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Peace lobbyists push Democrats; Daschle speaks out


The representatives of Pax Christi USA, the Catholic social justice lobby NETWORK, and American Baptist Churches USA had no way of knowing, as they met with an aide to a leading Democratic senator Sept. 25, what was happening on the Senate floor.

Their day had begun at 8:30 that morning. The Rev. Robert Edgar, National Council of Churches general secretary and a former six-term member of Congress, gave the peace lobbyists their charge: “While we may have difficulty stopping the rush to war, we may be able to change the way they think about the [war-authorizing] resolution. We may be able to get enough questions asked to put it off until after the election.” Said Edgar, “It’s important for them to know that we, as people of faith, have something to say.”

The newly minted lobbyists -- more than 100 in total -- then walked across the street to the three Senate office buildings. Among them was Dominican Fr. James Barnett, fatigued but feisty on day 25 of an open-ended fast for peace. Water bottle in hand, he joined the contingent of 10 lobbyists who made the case to a Democratic senatorial assistant in a crowded conference room of the once anthrax-laced Hart Office Building.

As the peace activists were expressing their concerns, Democratic Leader Tom Daschle, D-S.D., took a baby step toward the type of leadership the peace lobbyists were looking for: He lashed out at President Bush, who, in reference to the hotly debated homeland security bill, said Senate Democrats did not care about the nation’s security.

“We ought not politicize this war,” the normally taciturn Daschle bellowed. “We ought not politicize the rhetoric about war and life and death. … You tell those [Democratic senators] who fought in Vietnam and World War II they are not interested in the security of the American people. That is outrageous. Outrageous.”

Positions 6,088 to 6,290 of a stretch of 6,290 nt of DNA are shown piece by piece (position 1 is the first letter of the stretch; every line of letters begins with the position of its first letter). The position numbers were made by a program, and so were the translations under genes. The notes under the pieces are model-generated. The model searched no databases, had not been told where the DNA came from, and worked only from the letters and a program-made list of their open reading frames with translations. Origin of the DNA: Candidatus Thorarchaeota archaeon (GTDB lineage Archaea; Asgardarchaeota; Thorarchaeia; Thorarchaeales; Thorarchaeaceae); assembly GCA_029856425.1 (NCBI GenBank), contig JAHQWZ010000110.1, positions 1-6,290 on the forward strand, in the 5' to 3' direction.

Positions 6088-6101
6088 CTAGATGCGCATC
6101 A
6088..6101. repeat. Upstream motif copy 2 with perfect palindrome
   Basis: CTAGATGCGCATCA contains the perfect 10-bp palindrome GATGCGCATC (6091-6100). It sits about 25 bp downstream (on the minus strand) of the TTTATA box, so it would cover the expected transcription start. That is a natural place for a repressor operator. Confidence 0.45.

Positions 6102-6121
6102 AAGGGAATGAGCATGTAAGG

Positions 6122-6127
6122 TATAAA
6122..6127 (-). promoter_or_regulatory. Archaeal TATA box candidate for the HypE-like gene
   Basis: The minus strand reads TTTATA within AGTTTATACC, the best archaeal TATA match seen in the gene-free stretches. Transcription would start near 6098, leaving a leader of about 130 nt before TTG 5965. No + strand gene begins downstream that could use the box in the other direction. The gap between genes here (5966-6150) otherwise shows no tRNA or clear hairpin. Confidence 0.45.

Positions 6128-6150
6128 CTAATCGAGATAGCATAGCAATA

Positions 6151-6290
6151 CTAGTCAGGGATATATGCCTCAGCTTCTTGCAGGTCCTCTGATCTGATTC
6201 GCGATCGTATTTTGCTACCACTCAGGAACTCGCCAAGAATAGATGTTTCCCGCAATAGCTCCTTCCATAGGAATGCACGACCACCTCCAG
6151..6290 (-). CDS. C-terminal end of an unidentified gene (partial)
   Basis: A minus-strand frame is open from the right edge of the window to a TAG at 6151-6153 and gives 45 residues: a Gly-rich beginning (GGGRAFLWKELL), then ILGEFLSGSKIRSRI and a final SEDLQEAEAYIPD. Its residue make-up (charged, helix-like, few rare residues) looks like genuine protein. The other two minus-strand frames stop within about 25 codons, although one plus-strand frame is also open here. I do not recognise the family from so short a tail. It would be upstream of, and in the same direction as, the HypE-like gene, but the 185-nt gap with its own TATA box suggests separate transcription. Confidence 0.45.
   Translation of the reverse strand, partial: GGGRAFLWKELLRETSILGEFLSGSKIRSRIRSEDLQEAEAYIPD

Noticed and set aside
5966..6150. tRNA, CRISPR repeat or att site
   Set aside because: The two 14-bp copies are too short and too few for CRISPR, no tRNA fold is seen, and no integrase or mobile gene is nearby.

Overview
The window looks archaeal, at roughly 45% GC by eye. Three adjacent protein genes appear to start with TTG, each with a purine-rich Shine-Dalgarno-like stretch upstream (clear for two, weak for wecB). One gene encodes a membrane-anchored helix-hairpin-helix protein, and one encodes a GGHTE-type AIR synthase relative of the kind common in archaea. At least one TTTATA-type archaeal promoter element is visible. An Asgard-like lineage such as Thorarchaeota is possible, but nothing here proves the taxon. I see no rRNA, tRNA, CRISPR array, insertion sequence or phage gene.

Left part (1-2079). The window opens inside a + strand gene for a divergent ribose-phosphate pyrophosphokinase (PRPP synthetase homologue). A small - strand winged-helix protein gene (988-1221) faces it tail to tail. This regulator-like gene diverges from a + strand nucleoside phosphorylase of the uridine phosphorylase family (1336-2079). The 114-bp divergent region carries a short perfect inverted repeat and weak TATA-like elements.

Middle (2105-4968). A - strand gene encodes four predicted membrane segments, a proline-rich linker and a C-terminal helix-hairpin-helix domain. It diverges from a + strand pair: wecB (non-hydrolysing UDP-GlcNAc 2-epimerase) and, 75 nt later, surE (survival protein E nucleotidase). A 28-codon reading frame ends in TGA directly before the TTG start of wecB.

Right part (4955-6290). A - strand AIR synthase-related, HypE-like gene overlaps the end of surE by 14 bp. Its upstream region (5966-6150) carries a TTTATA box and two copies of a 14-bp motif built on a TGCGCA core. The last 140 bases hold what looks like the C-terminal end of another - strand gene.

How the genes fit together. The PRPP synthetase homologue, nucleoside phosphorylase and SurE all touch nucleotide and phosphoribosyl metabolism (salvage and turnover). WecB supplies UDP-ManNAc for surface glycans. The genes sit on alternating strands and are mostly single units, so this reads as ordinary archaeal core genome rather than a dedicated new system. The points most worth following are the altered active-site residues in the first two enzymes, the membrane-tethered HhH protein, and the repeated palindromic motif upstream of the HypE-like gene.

Meanwhile, in the conference room, Sister of St. Joseph and longtime NETWORK lobbyist Catherine Pinkerton told the Democratic leadership aide: “I wish they would vote their conscience.”

Democrats who ultimately support a war resolution, Barnett said, will have to embrace the arguments of the administration’s two leading hawks, Deputy Defense Secretary Paul Wolfowitz and Vice President Dick Cheney.

The United Nations must be heeded, said the Baptist representative, the Rev. Aidsand F. Wright-Riggins III.

“Is a just war possible?” asked the aide.

“No, no, no,” responded the ecumenical chorus. “Absolutely not,” said one.

The Iraqi regime -- “pummeled” during the Gulf War and weakened by a decade’s worth of sanctions -- “is no threat to its neighbors and certainly not to us,” said Pax Christi USA national coordinator David Robinson.

“We’re angry about the lack of leadership,” said St. Joseph Sr. Mary Elizabeth Clark, also of NETWORK.

They weren’t the only angry ones. The front page of that day’s Washington Post told of “dozens of congressional Democrats … frustrated with their leadership for rushing to embrace President Bush’s Iraqi war resolution.”

The religious groups had strategized before the meeting and developed a two-pronged message: oppose a unilateral U.S. invasion, but support inspections. But what if, the aide asked, the U.N. Security Council passed a resolution supporting military action against Iraq? Even then, said several of the antiwar activists, military action would not be justified.

Keeping the Senate -- “the last bastion of progressivism” among the branches of government -- in Democratic control is important, said the aide, implying that opposition to a popular president less than two months before an election could cost the party control of the upper chamber of Congress.

The peace lobbyists did not accept that argument. “You are selling the people of the U.S. short,” said Marie Dennis, director of Maryknoll’s Office of Global Concerns.

The groups plan to keep making their case to Congress over the next few weeks. Among the planned activities is an Oct. 11 “citizen’s hearing,” where opponents of war with Iraq will voice their opinions -- hoping, against the odds, that Congress will listen.

National Catholic Reporter, October 11, 2002